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Something's in the Air

Saturday, February 1, 1997

Something's in the Air

Californians need greater protections against methyl bromide

View and Download the report here: Something's in the Air

Testing in suburban California neighborhoods revealed methyl bromide in the air well beyond state mandated “buffer” zones at 12 out of 16 locations tested. The levels detected ranged from less than 1 part per billion to 294 parts per billion (ppb) on average over 12 to 24 hours. Single point measurements were as high as 1,900 ppb. The California Department of Pesticide Regulation (DPR) has estab- lished rules that allow individuals, including pregnant women and children, to be exposed to an average of 210 ppb of methyl bromide in the air over a 24 hour period as a result of agricultural application. Methyl bromide is known to cause birth defects (CCR 1994, OEHHA 1993) and is extremely toxic to the nervous sys- tem (CDPR 1995a, Pease 1996).

The California DPR standard for agricultural use of methyl bromide has been repeatedly criticized as too weak (Pease 1996, Wagner 1996). Indeed, some DPR scientists have recommended a much stronger 24 hour exposure standard as low as 1 ppb (CDPR 1995b). The one-day DPR standard of 210 ppb is well above the Minimum Risk Level recommended by the U.S. Public Health Service of 50 ppb exposure on average over 24 hours (ATSDR 1996). Methyl bromide levels in air exceeded the U.S. Public Health Service recommended 24 hour safety standard at three locations –– Ventura, Watsonville, and Castroville –– in tests conducted by independent technicians under contract to EWG. Those air samples were taken on residential property outside of buffer zones –– that is, in supposedly safe areas.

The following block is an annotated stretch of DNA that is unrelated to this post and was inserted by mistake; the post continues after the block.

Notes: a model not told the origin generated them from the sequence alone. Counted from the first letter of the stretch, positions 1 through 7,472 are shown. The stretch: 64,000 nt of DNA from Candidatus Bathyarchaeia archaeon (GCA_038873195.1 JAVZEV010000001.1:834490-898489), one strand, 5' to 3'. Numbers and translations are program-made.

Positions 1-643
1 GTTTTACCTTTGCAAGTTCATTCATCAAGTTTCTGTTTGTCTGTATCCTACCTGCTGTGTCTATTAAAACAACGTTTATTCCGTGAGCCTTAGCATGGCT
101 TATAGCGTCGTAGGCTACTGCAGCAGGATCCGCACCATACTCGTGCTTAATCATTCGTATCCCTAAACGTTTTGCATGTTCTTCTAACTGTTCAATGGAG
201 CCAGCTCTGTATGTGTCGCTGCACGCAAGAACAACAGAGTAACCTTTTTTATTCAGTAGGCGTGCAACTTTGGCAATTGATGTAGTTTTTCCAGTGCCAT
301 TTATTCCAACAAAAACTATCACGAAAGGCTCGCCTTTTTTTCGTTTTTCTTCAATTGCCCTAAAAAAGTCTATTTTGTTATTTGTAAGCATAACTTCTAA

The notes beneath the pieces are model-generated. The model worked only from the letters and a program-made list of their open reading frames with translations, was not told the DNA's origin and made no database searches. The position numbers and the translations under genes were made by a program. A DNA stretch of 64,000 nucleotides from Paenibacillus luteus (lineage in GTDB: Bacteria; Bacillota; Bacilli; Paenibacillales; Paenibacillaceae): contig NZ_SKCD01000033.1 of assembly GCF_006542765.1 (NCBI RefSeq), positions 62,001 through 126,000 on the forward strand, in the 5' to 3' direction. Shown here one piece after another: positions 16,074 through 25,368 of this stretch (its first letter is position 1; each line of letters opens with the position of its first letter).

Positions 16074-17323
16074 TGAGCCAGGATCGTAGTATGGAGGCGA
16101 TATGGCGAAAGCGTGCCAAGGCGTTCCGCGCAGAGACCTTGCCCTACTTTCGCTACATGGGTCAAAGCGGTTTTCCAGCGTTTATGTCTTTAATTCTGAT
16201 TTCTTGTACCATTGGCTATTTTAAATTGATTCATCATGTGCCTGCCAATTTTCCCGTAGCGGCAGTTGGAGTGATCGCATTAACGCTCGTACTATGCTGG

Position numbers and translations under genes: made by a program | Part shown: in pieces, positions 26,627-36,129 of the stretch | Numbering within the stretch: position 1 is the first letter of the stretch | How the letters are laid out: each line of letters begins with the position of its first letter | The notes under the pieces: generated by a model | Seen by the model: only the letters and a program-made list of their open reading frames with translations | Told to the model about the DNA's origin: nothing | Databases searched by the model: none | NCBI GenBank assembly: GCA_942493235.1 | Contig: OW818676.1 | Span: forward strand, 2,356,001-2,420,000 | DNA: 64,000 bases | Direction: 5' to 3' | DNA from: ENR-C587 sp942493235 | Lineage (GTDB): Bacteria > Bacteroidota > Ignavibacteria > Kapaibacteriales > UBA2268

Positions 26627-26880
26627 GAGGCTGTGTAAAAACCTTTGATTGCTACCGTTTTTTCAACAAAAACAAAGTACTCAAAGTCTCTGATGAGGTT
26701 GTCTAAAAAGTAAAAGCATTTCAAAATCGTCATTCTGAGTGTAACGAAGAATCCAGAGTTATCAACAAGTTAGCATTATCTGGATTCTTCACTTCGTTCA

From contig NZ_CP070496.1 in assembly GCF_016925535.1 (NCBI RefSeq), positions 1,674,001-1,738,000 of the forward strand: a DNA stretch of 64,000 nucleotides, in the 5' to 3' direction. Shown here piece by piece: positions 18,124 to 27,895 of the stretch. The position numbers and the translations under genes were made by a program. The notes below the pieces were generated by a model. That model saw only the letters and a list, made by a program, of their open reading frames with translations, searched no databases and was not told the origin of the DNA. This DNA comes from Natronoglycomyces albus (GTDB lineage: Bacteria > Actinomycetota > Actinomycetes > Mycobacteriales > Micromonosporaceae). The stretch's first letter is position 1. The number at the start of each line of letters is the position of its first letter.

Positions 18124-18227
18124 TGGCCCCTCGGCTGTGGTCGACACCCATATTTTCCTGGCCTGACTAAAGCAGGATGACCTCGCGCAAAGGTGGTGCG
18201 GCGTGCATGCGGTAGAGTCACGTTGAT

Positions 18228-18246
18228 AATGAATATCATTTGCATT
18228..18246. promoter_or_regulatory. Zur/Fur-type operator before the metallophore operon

The 24 hour warning level for indoor methyl bromide exposure is even more stringent: 15.5 ppb, or thirteen and one half times more protective than the stan- dard for agricultural use (Sears 1997). The practical effect of this double standard is that Californians can be legally exposed to thirteen times more methyl bromide on their front porch than in their living room. This flagrant inconsistency breaches a fundamental tenet of toxicology: The dose (not the location) makes the poison.

Air monitoring by EWG has shown that Californians are exposed, perhaps rou- tinely, to levels of methyl bromide from agricultural applications that would be considered unsafe and require written safety warnings if the exposure resulted from indoor application of the compound. Three measured 24 hour average lev- els, plus four individual grab samples in a total of five different locations exceeded this 15.5 ppb standard.

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